Malaysia’s national drink, Teh Tarik, is an iconic drink made from a combination of black tea, sugar, and condensed milk. However, Teh Tarik is more than just your usual milk tea! Teh Tarik is Malaysia’s Beloved National Drink.
It’ll be a big mistake if I don’t mention Malaysian drinks when talking about the diversified Malaysian culture. Almost all these iconic drinks are inexpensive, effortless to make, and appear in local hangouts, including cafes, food courts, restaurants, etc.
Besides, you can enjoy these fabulous drinks after finishing your meal with unique Malaysian delicacies. They’re an indispensable duo that will blow you up in the second.
Gin, sugar syrup, and Angostura bitters are used to make the traditional Malaysian drink known as Gin Pahit. It is possible to eliminate the sugar syrup entirely. All ingredients for the Gin Pahit should be mixed with ice before being strained into a chilled cocktail glass.
Rum, Campari, simple syrup, pineapple and lime juice, and rum are the main ingredients of the tiki drink called Jungle Bird. Although some people prefer Jamaican or blackstrap rum, dark rum is often used to make the traditional form. After being shaken with ice, the components are strained into a glass filled with ice.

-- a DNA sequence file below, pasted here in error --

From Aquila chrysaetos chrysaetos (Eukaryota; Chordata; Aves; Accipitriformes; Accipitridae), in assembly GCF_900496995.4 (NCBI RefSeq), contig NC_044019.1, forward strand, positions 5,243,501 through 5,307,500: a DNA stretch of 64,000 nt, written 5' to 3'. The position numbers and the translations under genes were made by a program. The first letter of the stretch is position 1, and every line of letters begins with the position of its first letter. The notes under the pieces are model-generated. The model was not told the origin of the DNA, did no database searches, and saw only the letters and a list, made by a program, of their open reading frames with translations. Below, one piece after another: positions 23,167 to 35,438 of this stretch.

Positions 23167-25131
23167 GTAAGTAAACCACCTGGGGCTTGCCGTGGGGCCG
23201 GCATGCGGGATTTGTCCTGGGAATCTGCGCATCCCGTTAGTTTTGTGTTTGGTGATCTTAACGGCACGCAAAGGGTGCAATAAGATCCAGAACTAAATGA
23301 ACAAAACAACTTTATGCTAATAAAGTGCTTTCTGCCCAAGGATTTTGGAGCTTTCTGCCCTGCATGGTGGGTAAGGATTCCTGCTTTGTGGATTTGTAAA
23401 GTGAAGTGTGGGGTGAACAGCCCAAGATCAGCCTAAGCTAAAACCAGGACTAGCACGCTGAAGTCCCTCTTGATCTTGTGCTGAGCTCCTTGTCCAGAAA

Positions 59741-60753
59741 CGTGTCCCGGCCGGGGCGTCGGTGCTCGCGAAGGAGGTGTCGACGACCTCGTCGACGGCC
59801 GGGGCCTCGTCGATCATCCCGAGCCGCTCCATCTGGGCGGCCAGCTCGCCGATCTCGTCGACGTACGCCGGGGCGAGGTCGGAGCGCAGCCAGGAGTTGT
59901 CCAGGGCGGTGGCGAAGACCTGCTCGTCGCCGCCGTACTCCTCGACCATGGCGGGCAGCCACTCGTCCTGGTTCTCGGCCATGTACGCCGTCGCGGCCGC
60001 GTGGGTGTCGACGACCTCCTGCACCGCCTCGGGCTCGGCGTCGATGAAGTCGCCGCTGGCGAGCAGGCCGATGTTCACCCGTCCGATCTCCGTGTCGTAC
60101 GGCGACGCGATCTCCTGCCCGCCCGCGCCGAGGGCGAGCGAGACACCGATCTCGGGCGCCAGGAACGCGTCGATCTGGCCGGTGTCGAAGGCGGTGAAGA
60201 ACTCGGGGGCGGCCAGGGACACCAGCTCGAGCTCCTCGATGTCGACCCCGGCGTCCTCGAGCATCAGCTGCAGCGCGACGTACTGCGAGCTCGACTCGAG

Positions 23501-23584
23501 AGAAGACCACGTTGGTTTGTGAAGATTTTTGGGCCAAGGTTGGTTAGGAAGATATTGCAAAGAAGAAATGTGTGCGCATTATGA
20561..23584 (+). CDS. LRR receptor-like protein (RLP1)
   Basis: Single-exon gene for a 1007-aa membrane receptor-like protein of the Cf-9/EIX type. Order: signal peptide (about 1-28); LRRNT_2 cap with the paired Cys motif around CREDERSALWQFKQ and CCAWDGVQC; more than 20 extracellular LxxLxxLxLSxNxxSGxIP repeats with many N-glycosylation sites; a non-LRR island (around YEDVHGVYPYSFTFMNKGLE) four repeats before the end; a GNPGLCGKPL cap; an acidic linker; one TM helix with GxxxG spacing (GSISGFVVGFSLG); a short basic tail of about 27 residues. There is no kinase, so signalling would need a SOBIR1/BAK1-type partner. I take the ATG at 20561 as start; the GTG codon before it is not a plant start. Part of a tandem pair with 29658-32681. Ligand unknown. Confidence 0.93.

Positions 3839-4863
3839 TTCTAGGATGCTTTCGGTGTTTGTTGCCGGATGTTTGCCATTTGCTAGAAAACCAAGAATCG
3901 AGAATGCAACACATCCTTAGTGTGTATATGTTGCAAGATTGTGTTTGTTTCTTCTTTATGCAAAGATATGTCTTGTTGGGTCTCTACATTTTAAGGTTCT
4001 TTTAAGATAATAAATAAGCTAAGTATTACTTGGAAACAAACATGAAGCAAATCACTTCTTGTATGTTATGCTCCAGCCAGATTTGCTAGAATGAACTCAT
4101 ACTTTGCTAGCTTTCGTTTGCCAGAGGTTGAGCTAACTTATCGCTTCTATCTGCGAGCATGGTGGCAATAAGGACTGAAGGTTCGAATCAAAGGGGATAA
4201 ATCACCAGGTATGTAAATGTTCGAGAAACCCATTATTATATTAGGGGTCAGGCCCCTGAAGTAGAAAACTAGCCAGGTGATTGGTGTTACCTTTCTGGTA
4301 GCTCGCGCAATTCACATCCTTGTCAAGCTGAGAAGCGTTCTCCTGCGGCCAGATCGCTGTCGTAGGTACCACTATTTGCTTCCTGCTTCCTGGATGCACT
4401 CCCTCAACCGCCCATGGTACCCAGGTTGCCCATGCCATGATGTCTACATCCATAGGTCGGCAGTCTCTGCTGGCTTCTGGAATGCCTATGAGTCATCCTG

Rice wine has its origins in Sabah and is known as lihing in Malaysia. The beverage is created from sticky rice called pulut that has been fermented with natural yeast (sasad) and then rested for at least three months. The drink is a fixture at every social gathering in Sabah and is often served in plastic or bamboo cups, though the final flavor profile and alcohol concentration may differ greatly.
Black tea, sugar, and condensed milk are the main ingredients in the exotic Malaysian drink known as teh tarik. Pulling tea is the process of pouring the mixture repeatedly between two brass containers. It adds a creamy, smooth texture, an aesthetically pleasing frothy top, and enhances the flavors of both milk and tea.
The Malai population in Malaysia particularly like the pink-hued beverage known as Bandung. Depending on where it was purchased, condensed milk, fresh milk, evaporated milk, or any mix of the three can be used to make bandung, a straightforward beverage that combines milk and rose syrup.
Ipoh White Coffee
The origin of this coffee style, Ipoh, as implied by its name, yet it is not white coffee. The term is derived from the method of roasting, which involves lightly toasting coffee beans in margarine before grinding and brewing. This roasting method was developed by Hainanese immigrants in Malaysia, who modified the traditional method to produce a coffee beverage with a softer, lightly caramelized flavor. Ipoh white coffee should have a thin layer of froth on top and is frequently enhanced with condensed milk.
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